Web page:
by Fred McMillin
for December 17, 1999


Winery of the Week

Good News and Bad News


The Bad News

The two brothers from Scotland were off to a great start. Using the first wine press driven by a gasoline engine in the Napa Valley, they produced 50,000 gallons of wine in 1890, their first vintage. University-educated William Rennie, and his brother, James, had invested their savings in this New World adventure. But yields of grapes from the vineyard they had purchased began to diminish. Suddenly it dawned. The deadly phylloxera insect had struck. Then the winery was gutted by a raging fire. Wine would not be made there again for 80 years. (from William Heintz's fascinating Wine Country, A History of Napa Valley)

The Good News

"Jerry Komes was a self-made man, who worked his way up from the bottom to become the first president of the Bechtel Corporation who was neither a member of the family nor had a college degree. The work ethic which has led to this success has been passed on to his children, Julie and John...which exlains why the Flora Springs winery has accomplished so much in such a short time." (from James Halliday's Cal. Wine Atlas) What did the family do when dad retired? They bought the remains of the Rennie Brothers winery, and expanded its vineyards to 450 acres...and just in time. This was in 1977 when Napa Valley wineries totaled only 51. Four years later there would be 110 wineries seeking land and grapes.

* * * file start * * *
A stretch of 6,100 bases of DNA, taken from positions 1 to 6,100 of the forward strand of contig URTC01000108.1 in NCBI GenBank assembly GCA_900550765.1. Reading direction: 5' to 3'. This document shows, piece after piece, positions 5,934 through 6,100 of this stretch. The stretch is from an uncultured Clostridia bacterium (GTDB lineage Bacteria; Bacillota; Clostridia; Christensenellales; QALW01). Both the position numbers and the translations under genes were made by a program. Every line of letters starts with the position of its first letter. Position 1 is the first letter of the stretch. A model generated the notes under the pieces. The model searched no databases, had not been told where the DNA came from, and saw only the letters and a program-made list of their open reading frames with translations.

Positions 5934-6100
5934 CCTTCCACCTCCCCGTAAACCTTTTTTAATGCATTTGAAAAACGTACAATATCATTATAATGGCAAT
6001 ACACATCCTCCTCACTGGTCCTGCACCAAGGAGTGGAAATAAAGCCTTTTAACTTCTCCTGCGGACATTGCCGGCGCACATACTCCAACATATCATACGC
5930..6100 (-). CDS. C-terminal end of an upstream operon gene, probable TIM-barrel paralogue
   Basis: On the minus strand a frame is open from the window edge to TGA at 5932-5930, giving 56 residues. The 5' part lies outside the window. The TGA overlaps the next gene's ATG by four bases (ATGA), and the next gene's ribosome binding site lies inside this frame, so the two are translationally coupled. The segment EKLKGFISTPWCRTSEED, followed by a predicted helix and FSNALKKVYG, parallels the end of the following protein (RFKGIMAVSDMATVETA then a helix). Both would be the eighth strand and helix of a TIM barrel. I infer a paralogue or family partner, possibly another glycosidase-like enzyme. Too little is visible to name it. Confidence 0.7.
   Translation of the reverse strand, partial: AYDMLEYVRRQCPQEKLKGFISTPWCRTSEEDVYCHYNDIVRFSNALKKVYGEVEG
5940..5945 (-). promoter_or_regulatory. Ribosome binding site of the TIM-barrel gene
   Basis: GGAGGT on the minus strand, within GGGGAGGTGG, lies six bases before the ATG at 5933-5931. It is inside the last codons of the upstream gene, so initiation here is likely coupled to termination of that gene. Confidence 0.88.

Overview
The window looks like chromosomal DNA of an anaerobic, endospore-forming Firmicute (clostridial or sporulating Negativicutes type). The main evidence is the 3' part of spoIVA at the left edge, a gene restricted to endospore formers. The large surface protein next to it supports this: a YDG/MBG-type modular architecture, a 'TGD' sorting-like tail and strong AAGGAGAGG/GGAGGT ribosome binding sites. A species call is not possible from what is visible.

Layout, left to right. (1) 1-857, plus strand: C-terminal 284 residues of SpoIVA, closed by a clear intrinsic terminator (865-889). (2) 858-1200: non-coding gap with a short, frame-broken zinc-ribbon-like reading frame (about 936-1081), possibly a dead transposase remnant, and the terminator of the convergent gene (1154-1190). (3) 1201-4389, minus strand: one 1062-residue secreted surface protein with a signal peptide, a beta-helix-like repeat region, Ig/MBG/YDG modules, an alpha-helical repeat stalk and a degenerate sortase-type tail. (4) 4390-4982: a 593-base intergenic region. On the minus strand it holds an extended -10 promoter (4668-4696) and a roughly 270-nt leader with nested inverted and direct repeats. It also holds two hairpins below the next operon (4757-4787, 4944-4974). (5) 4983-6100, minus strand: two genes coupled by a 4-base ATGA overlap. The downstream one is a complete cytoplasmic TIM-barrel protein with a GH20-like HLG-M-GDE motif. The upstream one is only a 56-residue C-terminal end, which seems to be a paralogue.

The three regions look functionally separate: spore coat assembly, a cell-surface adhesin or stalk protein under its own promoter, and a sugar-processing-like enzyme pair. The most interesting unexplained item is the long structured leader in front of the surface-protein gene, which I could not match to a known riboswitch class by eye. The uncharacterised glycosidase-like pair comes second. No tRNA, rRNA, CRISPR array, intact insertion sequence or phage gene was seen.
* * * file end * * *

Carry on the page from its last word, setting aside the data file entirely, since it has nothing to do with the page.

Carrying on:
Julie Komes Garvey

Julie Komes Garvey

"All I Want Is A Darn Good Wine" (Julie Komes Garvey)

I first met Julie on Jan. 29, 1990 at the Clift Hotel in San Francisco (photo). She was a featured speaker at the American Institute of Wine and Food introducing wines from the two dozen California vintners that had formed the Meritage Association...blends of Bordeaux varietals. Being in charge of Flora Springs' sales, she had gotten her wish of "having darn good wines to market." Her Flora Springs Meritage, the 1987 Trilogy, was one of the night's best.

Later I conducted a tasting with leading San Francisco sommelier Andrew Dombrowski. Trilogy was his choice for the top red Meritage (blends not dominated by a single varietal, so they may not be labelled with the name of one grape). It was hardly an accident that the Meritage was so good.

Jim Woods of the San Francisco Examiner praised the people, including winemaker Ken Dies, as being "incredibly talented." Here's a thumbnail of some of the other wines they've produced.

    Chardonnay—FIVE stars, by James Laube, his highest rating.
    Soliloquy (Sauvignon Blanc)—This wine stands so far apart from the 3,756 Sauvignon Blancs in my cellarbook, that I have to find some new adjectives for it. Instead of thoughts of a green, grassy, herbaceous field, it's a drying summery meadow, with hints of floral perfume. (Sterling critic Bob Thompson)

Conclusion—Ask your wine shop for one of Julie's Gems.


The winery name? Mrs. Komes name is FLORA.
Credits—Research Assistant Diane Bulzomi

About the Writer

Fred McMillin, a veteran wine writer, has taught wine history for 30 years on three continents. He currently teaches wine courses at San Francisco State and San Francisco City College. In 1995, the Academy of Wine Communications honored Fred with one of only 22 Certificates of Commendation awarded to American wine writers.


WineDay Annex

More articles by
Fred McMillin


Welcome to WineDay, the electronic Gourmet Guide's daily update. Monday through Thursday, WineDay presents a wine profile. Then on Fridays we present the Winery of the Week to take you through the weekend.


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